# Sparse matrix vector faster than dense matrix vector?

As I was teaching sparse matrices in class, I was humbled by a theory-practice gap.

The idea in theory: don’t use sparse matrices when you really have dense matrix.

The idea in practice: here, let me show you in Julia!

``````n = 10
using BenchmarkTools, SparseArrays
@benchmark A*v setup=begin
A = randn(n,n)
v = randn(n)
end
using BenchmarkTools
@benchmark A*v setup=begin
A = sparse(randn(n,n))
v = randn(n)
end
``````

And then this shows:

Dense case

``````BenchmarkTools.Trial: 10000 samples with 961 evaluations.
Range (min … max):  86.672 ns … 798.907 ns  ┊ GC (min … max): 0.00% … 85.88%
Time  (median):     89.663 ns               ┊ GC (median):    0.00%
Time  (mean ± σ):   92.006 ns ±  23.905 ns  ┊ GC (mean ± σ):  1.33% ±  4.33%
``````

Sparse case

``````BenchmarkTools.Trial: 10000 samples with 965 evaluations.
Range (min … max):  81.649 ns … 804.188 ns  ┊ GC (min … max): 0.00% … 86.96%
Time  (median):     86.010 ns              ┊ GC (median):    0.00%
Time  (mean ± σ):   89.411 ns ±  31.736 ns  ┊ GC (mean ± σ):  1.85% ±  4.61%
``````

So the sparse case is 3 ns faster than the dense case ?!?

As I said, I was humbled in lecture Notes

• Yes, the difference goes away for larger n and sparse is about 3x slower than dense.
• I haven’t seen this on any Intel/AMD x86-64 architectures.
• This does not happen on Julia 1.8, so something changed in 1.9 that made the sparse case faster.
• Using the following code shows that the dense case really should be faster…
``````## Copy-pasted sparse matrix vector product without allocations
using BenchmarkTools, SparseArrays, LinearAlgebra
function _spmatmul!(C, A, B, α, β)
size(A, 2) == size(B, 1) || throw(DimensionMismatch())
size(A, 1) == size(C, 1) || throw(DimensionMismatch())
size(B, 2) == size(C, 2) || throw(DimensionMismatch())
nzv = nonzeros(A)
rv = rowvals(A)
β != one(β) && LinearAlgebra._rmul_or_fill!(C, β)
for k in 1:size(C, 2)
@inbounds for col in 1:size(A, 2)
αxj = B[col,k] * α
for j in nzrange(A, col)
C[rv[j], k] += nzv[j]*αxj
end
end
end
C
end
@benchmark _spmatmul!(x,A,v,1.0,0.0) setup=begin
A = sparse(randn(n,n))
v = randn(n)
x = zeros(n)
end
## Equivalent dense-matrix vector product
using BenchmarkTools, SparseArrays, LinearAlgebra
function _matmul!(C, A, B, α, β)
size(A, 2) == size(B, 1) || throw(DimensionMismatch())
size(A, 1) == size(C, 1) || throw(DimensionMismatch())
size(B, 2) == size(C, 2) || throw(DimensionMismatch())
β != one(β) && LinearAlgebra._rmul_or_fill!(C, β)
for k in 1:size(C, 2)
@inbounds for col in 1:size(A, 2)
αxj = B[col,k] * α
for i in 1:size(A,1)
C[i, k] += A[i,col]*αxj
end
end
end
C
end
@benchmark _matmul!(x,A,v,1.0,0.0) setup=begin
A = randn(n,n)
v = randn(n)
x = zeros(n)
end
@benchmark mul!(x,A,v,1.0,0.0) setup=begin
A = randn(n,n)
v = randn(n)
x = zeros(n)
end
``````

Let’s do our bakeoff…

Julia 1.8.4 (MacBook Air M2)

dense _matmul! - 44.7 ns
dense LinearAlgebra.mul! - 73.8 ns
sparse _spmatmul! - 74.3 ns

Julia 1.9.2 (MacBook Air M2)

dense _matmul! - 43.8 ns
dense LinearAlgebra.mul! - 73.0 ns
sparse _spmatmul! - 68.2 ns

The question: does anyone know what might have changed in 1.9 that would have made the sparse method faster?

Also, anyone know why the dense code for small n is slower than expected?

Some observations:

• It doesn’t look like your sparse array is actually sparse.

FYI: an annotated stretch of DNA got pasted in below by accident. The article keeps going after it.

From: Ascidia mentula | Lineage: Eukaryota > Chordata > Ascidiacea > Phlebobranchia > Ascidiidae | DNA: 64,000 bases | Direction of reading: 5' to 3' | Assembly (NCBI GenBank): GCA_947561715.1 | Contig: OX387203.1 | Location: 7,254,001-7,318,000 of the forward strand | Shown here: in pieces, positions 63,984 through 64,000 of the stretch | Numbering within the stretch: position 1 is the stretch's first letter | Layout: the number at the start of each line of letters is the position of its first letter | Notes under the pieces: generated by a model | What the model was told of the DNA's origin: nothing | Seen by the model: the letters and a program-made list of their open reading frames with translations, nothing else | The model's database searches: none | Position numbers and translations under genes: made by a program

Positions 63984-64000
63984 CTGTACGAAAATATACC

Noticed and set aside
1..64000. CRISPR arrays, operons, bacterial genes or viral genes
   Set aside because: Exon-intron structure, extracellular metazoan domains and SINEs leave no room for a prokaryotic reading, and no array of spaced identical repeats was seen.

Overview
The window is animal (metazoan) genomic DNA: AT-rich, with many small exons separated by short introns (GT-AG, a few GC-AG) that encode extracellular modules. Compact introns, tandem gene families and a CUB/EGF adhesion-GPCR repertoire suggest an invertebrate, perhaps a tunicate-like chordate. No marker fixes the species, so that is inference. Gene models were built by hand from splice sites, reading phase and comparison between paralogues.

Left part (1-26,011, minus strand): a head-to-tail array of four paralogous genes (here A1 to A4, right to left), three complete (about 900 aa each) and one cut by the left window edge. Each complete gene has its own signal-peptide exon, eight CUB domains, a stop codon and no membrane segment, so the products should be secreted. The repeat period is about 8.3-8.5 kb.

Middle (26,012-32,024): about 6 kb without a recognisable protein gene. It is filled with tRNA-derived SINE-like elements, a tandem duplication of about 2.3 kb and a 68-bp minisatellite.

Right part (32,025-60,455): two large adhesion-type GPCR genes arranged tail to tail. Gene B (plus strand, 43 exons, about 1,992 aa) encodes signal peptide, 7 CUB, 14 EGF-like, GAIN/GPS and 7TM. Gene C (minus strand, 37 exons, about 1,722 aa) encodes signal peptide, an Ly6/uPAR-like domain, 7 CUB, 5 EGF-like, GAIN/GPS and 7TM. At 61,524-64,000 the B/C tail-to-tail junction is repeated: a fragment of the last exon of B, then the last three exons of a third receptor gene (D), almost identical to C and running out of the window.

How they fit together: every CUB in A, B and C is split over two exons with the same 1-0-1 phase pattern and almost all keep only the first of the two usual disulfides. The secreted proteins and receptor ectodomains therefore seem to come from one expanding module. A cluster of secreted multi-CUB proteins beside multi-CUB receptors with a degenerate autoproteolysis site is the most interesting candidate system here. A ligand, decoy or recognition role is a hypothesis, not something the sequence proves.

The fill factor looks greater than 0.95 (at least)

• Standard deviation in the measurements is >24 nsec
so a 3-5 nsec difference is in the noise (not significant)

• With matrix multiply routines, hardware/processor differences
can affect the results.

I believe what’s happening here is that the M1/M2 chips is really good at prefetching memory though pointers which makes the sparse stuff work better. Also with a completely dense sparse matrix, the processor is probably able to fully branch predict all the branches on where the next data will be. The really bad case for sparse arrays is between ~10% and 90% full since that is where it’s very unpredictable.

@dgleich I wonder what the situation with multithreading is? The dense matrix multiplication would run on multiple threads by default, I believe? Now, that is probably moot for the small matrices, but at some point it will mix things up, won’t it?

The prefetching on the M1/M2 doesn’t explain why this wasn’t as fast on Julia 1.8 though. Also doesn’t explain why the dense case is slower than you might expect.

@PetrKryslUCSD Oh – good idea to check that!

``````Threads.nthreads() = 1
``````

so I re-ran after `LinearAlgebra.BLAS.set_num_threads(1)`

and got the same 73 ns result. So that doesn’t help explain it. I will have to double-check with bigger matrices if that explains the factor of 3 vs. sparse.

The dense case is slower because there is a pretty high `O(1)` overhead for calling BLAS (due to calling conventions and the like). I’m also not that surprised about Julia 1.8 since we had pretty poor support for M1 in 1.8.

Okay thanks – I think that’s the other missing piece (the high BLAS overhead) – would it be far to say this is most likely due to the following?

• BLAS overhead is higher on AppleARM than x86-64?
• AppleARM gets better perf for simple codes than x86-64?

So these combine to give a different trade off point between simple codes/etc for small n?

e.g. I was finally able to replicate similar behavior on on Intel machine with n=6 matrix.

Thanks!

If you have such small matrices and the size is a fixed compile-time constant and you care a lot about performance, you are often better off telling the compiler the size of the array with StaticArrays.jl so that it just unrolls everything.

2 Likes

Thanks for pointing this out!

Agree that StaticArrays would be better for a fixed small size. In this case, it runs in 6 ns 1 Like